So, five nights of Well, it’s Woody under our belts, average audiences just over seven, and average, split-two-ways takings, fifteen quid (plus one US dollar). And a few walk-outs, including tonight’s which I liked to think was due to being offended by my rendition of Hamish, the teenage masturbation pome, but may just have been part of this growing trend of seeing forty minutes of a 55-minute Free Fringe show and leaving to avoid making a donation.
Isn’t politeness odd? It feels less rude to leave during a performance than to walk past a starving artist with a collecting bucket and not put anything in. From the receiving end,it feels ruder (just in case you were wondering).
We do it to entertain. If we also get money so we can eat occasionaly, that’s great, but there’s no need for awkwardness or embarrassment just because you’re a tight-fisted bastard.
Anyway, back to my London trip … where were we?
A former member of the now defunct Albemarle Club, one Oscar Wilde, said, ‘only dull people are bright at breakfast’, and despite (or because of) its theme of sodality, the Savile has a ‘no talking at the central breakfast table’ rule. As there was no one else there, I had my fruit and yogurt in silence anyway.
Then I headed off into town. On Jermyn Street I bought a shirt in the Scottish Arts Club colours of pink and blue (despite the heat, I had to wear jacket and tie for my visits, and I sported the Club bow tie at the Reform, see pic) and then a Gatsby from my old favourite hat shop (see pic).
No wonder I had to take an Elsie with Geaorge ‘Beau’ Brummell …
A friend of a friend, who’s a friend on Facebook, works as a volunteer at the Tate, so she got me in free to All Too Human (the body in art, mainly in British art, Sickert, Spencer, Bacon, Freud etc) and Aftermath (art in and just after 1918).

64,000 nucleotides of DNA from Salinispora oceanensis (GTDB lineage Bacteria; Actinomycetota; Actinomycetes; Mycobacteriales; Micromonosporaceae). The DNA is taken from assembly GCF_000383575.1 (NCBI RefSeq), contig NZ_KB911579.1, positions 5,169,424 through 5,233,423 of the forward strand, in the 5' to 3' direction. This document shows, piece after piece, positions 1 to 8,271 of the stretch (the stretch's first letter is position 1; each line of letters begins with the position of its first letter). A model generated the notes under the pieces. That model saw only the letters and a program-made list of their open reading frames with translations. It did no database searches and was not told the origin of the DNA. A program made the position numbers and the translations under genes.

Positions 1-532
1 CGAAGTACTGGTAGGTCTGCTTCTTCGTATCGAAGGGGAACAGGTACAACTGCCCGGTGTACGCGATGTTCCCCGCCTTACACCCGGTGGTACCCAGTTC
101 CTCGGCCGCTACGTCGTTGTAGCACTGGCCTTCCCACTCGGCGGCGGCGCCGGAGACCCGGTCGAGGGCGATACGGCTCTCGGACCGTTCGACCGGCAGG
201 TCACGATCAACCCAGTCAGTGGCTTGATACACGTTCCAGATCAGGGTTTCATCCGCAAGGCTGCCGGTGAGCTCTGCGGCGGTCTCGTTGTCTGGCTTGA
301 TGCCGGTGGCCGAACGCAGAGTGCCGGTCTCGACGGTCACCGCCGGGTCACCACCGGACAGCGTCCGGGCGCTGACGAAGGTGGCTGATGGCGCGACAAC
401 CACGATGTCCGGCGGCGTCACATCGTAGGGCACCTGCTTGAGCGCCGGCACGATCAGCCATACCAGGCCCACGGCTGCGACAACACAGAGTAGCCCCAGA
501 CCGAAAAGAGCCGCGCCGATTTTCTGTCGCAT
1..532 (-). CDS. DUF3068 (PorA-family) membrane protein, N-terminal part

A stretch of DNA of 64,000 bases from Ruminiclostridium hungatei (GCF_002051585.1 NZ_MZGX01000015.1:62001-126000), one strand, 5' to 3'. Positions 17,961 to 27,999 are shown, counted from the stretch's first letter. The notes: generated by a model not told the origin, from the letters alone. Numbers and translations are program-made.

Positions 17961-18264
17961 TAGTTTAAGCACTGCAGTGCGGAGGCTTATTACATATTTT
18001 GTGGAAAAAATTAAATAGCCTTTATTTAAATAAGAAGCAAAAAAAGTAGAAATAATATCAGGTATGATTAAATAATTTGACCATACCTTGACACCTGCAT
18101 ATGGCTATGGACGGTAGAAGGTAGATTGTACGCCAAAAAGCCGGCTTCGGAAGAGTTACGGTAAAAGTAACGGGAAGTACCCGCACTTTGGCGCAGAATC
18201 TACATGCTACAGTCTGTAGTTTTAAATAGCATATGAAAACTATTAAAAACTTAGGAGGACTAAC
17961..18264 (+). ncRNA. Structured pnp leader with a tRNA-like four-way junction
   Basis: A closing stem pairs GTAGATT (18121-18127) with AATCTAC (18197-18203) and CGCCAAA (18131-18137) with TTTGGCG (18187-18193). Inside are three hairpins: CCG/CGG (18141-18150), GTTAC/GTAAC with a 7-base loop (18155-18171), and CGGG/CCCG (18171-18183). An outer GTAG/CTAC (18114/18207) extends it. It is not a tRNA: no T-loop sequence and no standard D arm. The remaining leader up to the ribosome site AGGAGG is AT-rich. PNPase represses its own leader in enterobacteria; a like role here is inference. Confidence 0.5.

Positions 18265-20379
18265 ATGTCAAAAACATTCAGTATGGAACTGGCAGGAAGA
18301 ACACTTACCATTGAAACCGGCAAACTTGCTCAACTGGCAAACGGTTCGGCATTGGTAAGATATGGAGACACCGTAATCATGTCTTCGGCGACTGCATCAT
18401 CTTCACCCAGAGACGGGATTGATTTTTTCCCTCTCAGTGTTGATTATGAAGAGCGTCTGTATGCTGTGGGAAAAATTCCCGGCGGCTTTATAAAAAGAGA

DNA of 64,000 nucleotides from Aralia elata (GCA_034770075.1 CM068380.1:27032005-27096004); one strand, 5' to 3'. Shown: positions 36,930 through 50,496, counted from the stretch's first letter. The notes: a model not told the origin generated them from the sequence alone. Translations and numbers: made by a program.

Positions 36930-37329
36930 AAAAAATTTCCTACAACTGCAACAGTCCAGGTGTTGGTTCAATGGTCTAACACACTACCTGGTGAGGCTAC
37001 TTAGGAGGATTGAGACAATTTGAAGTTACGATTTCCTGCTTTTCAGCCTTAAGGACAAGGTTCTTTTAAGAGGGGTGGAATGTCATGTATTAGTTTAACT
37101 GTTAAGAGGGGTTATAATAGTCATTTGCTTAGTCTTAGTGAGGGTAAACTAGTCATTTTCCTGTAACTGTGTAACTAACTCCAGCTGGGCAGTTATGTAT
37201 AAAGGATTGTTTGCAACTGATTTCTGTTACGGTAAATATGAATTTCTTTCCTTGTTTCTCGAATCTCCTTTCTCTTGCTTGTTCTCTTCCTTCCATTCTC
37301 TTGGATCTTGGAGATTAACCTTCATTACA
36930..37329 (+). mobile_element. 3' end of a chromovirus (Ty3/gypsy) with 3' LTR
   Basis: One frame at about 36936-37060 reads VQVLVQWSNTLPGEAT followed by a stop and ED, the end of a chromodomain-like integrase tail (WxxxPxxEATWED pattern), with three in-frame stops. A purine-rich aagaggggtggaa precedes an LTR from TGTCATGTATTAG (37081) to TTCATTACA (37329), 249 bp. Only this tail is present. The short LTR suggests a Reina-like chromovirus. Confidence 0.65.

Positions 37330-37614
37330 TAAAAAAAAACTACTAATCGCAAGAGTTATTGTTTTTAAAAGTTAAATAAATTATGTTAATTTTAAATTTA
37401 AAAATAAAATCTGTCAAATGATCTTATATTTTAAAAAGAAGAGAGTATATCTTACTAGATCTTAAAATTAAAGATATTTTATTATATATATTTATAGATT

And then I met with my old colleague, John ‘Bonker’ Harries for part two of the gastronomic pilgrimage: the Savoy Grill, for a meal starting with Omelette Arnold Bennett, made for the writer in the 1920s and a permanent fixture on the menu ever since, and a dish I have often cooked for myself since I came to live in the land of smoked fish.
Absolutely delicious, though their modern, starter, take is lighter and smaller than my old-fashioned main course version, which I tend to call Omelette Gordon Bennett because of the mess I make trying to serve it up neatly (which they get round by serving it in the pan). The guinea fowl which followed was equally delicious as was John’s liver (not in the Hannibal Lecter sense f-f-f-f).
Future visits to a bar in Buffalo (chicken wings), a convent in Mexico (molé poblano) and a Piedmontese battlefield (chicken Marengo) will probably remain flights of fancy.
Back in the real world, we then headed out to Tunbridge Wells, where Bonker (now retired) lives. In the evening, we went down the area known as the Pantiles for an evening of outdoor live jazz and to meet Doreen, his lady-love.
Over swing jazz and a pint or two, we discussed the trip he and I were to go on in the next instalment …